Go Back  Bike Forums > Bike Forums > Classic & Vintage
Reload this Page >

When were safety levers introduced?

Notices
Classic & Vintage This forum is to discuss the many aspects of classic and vintage bicycles, including musclebikes, lightweights, middleweights, hi-wheelers, bone-shakers, safety bikes and much more.

When were safety levers introduced?

Old 04-25-21, 06:53 AM
  #1  
Chuck M 
Well Oiled
Thread Starter
 
Chuck M's Avatar
 
Join Date: Sep 2020
Location: Oklahoma
Posts: 401

Bikes: Hi-Ten bike boomers, a Trek Domane and some projects

Mentioned: 1 Post(s)
Tagged: 0 Thread(s)
Quoted: 122 Post(s)
Liked 284 Times in 143 Posts
When were safety levers introduced?

There is a Peugeot being advertised locally as a 1968. The seller has one poor non drive side picture of what looks to me to be a late '70s entry level bike which I'm fine with. Cottered crank, Cat-Eye reflectors and of course safety levers. I like bike boom bikes and this looks to be in nice survivor condition if the saddle has a gel cover instead of a gel seat. Long story short, before I insult the guy offering him quite a bit less that the $100 he is asking, I think the safety levers are the best thing to try to date the bike by from his picture. I was thinking safety levers were a late '70s early '80s thing but on the slim to none chance they were around in the late '60s, I thought I'd ask here first.
__________________
Chuck M is offline  
Old 04-25-21, 07:09 AM
  #2  
Mr. 66
Senior Member
 
Mr. 66's Avatar
 
Join Date: Aug 2015
Posts: 1,784
Mentioned: 29 Post(s)
Tagged: 0 Thread(s)
Quoted: 551 Post(s)
Liked 438 Times in 299 Posts
What's a bike safety lever?
Mr. 66 is offline  
Old 04-25-21, 07:10 AM
  #3  
dedhed
SE Wis
 
dedhed's Avatar
 
Join Date: Apr 2005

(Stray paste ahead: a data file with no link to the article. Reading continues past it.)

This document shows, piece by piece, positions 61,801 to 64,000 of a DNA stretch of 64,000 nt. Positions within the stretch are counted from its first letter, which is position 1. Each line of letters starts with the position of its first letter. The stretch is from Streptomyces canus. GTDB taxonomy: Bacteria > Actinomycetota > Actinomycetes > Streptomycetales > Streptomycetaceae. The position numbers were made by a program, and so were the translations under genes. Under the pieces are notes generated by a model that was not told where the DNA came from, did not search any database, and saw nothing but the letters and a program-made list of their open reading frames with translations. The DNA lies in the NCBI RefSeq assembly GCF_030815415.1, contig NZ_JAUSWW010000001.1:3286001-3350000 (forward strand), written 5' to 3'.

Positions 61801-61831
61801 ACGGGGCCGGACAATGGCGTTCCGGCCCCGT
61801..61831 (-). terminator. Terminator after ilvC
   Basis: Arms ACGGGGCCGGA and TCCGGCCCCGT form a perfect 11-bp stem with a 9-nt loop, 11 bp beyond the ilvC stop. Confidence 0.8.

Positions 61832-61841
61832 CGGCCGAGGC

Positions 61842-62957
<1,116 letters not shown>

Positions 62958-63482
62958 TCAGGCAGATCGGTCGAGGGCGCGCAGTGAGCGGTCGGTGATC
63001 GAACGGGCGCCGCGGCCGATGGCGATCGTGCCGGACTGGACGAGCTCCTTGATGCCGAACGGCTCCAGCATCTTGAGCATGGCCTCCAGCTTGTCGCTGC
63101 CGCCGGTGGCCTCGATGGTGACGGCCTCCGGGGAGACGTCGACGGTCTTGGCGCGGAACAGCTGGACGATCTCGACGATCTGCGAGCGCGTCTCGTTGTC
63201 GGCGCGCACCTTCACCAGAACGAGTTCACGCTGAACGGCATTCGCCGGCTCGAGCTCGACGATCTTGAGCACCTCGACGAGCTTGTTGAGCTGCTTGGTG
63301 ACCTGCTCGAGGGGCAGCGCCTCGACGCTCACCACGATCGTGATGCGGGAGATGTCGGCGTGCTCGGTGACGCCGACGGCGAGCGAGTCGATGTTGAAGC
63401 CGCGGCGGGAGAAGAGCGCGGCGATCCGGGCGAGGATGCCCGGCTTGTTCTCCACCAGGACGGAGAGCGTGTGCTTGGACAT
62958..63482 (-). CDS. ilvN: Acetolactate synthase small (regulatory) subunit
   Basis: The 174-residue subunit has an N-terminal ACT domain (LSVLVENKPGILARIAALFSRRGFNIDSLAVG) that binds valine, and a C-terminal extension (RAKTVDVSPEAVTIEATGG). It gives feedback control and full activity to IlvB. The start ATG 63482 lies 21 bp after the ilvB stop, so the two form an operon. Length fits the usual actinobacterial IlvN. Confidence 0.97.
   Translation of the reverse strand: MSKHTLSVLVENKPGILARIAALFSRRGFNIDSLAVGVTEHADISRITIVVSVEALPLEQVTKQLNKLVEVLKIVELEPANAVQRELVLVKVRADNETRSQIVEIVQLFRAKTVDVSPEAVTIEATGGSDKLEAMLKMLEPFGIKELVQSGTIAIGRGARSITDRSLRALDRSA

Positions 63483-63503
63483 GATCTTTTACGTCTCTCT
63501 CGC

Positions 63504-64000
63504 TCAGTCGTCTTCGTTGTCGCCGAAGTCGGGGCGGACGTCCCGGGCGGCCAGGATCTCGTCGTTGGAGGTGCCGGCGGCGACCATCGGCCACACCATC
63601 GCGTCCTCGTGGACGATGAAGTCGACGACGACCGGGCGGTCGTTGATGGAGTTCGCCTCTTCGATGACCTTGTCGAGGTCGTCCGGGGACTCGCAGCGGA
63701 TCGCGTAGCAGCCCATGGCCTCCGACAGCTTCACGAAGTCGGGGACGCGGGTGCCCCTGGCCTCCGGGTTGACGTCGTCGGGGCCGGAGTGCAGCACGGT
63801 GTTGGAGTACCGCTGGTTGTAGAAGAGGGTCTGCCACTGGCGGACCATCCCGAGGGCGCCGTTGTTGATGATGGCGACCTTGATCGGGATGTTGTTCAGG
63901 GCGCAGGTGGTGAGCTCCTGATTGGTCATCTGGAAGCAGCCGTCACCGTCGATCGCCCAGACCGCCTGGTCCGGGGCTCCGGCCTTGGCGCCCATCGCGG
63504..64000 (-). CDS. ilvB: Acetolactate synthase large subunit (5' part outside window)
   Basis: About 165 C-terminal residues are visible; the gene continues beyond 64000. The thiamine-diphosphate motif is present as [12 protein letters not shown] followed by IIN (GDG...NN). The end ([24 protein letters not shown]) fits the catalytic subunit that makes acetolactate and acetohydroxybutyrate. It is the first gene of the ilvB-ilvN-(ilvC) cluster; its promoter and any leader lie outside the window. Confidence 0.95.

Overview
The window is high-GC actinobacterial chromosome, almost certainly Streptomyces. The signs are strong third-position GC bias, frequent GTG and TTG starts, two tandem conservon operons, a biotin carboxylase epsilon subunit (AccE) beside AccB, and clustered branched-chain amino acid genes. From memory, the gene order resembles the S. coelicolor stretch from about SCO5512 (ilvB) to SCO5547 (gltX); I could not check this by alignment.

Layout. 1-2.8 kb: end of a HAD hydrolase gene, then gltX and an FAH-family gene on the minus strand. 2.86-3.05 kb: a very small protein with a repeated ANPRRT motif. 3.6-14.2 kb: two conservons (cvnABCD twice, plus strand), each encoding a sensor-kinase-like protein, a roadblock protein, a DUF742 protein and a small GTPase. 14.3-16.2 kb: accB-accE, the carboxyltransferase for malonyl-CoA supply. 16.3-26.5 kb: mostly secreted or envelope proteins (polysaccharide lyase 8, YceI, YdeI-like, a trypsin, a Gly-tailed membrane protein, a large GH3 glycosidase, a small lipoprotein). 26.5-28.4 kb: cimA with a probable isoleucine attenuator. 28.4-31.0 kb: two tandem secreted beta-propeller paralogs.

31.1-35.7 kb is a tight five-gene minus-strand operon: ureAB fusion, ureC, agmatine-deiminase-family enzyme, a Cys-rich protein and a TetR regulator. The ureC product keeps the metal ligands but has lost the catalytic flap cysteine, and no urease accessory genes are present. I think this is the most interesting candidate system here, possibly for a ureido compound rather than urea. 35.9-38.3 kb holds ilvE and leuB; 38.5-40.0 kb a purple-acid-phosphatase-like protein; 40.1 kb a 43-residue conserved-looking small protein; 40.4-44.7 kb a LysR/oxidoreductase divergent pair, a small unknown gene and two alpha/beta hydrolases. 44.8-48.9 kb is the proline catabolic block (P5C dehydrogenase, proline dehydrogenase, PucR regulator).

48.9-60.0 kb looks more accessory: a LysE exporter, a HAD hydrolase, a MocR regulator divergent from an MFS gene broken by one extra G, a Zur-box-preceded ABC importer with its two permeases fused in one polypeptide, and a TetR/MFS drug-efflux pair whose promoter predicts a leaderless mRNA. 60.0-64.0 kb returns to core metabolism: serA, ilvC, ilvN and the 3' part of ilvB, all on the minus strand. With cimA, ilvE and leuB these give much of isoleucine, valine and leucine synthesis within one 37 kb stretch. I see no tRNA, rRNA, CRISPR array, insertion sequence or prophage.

Location: Milwaukee, WI
Posts: 7,912

Bikes: '68 Raleigh Sprite, '02 Raleigh C500, '84 Raleigh Gran Prix, '91 Trek 400, 2013 Novara Randonee, 1990 Trek 970

Mentioned: 28 Post(s)
Tagged: 0 Thread(s)
Quoted: 1702 Post(s)
Liked 1,344 Times in 868 Posts
Show up in the 1969 Schwinn catalog.
​​​​​​https://bikehistory.org/catalogs/1969.html
dedhed is online now  
Likes For dedhed:
Old 04-25-21, 07:14 AM
  #4  
thinktubes 
weapons-grade bolognium
 
thinktubes's Avatar
 
Join Date: Dec 2008
Location: Across the street from Chicago
Posts: 5,620

Bikes: Battaglin Cromor, Ciocc Designer 84, Schwinn Superior 1981

Mentioned: 39 Post(s)
Tagged: 0 Thread(s)
Quoted: 726 Post(s)
Liked 979 Times in 460 Posts
I recall seeing them appear in the early 70's
thinktubes is online now  
Likes For thinktubes:
Old 04-25-21, 07:28 AM
  #5  
Chuck M 
Well Oiled
Thread Starter
 
Chuck M's Avatar
 
Join Date: Sep 2020
Location: Oklahoma
Posts: 401

Bikes: Hi-Ten bike boomers, a Trek Domane and some projects

Mentioned: 1 Post(s)
Tagged: 0 Thread(s)
Quoted: 122 Post(s)
Liked 284 Times in 143 Posts
Originally Posted by dedhed View Post
Show up in the 1969 Schwinn catalog.
​​​​​​https://bikehistory.org/catalogs/1969.html
Originally Posted by thinktubes View Post
I recall seeing them appear in the early 70's
Hmmm. Makes sense that they would have been around before becoming prevalent in the later '70s.

While the reflectors still seem to date the bike later rather than earlier, I may have to arrange to look at the bike. I've overpaid for a bike boom survivor before. Thanks
__________________
Chuck M is offline  
Old 04-25-21, 07:33 AM
  #6  
Mr. 66
Senior Member
 
Mr. 66's Avatar
 
Join Date: Aug 2015
Posts: 1,784
Mentioned: 29 Post(s)
Tagged: 0 Thread(s)
Quoted: 551 Post(s)
Liked 438 Times in 299 Posts
I called those suicide as kid, if you are talking dual pull brake levers.
Mr. 66 is offline  
Old 04-25-21, 07:37 AM
  #7  
cudak888 
www.theheadbadge.com
 
cudak888's Avatar
 
Join Date: Sep 2005
Location: Southern Florida
Posts: 26,620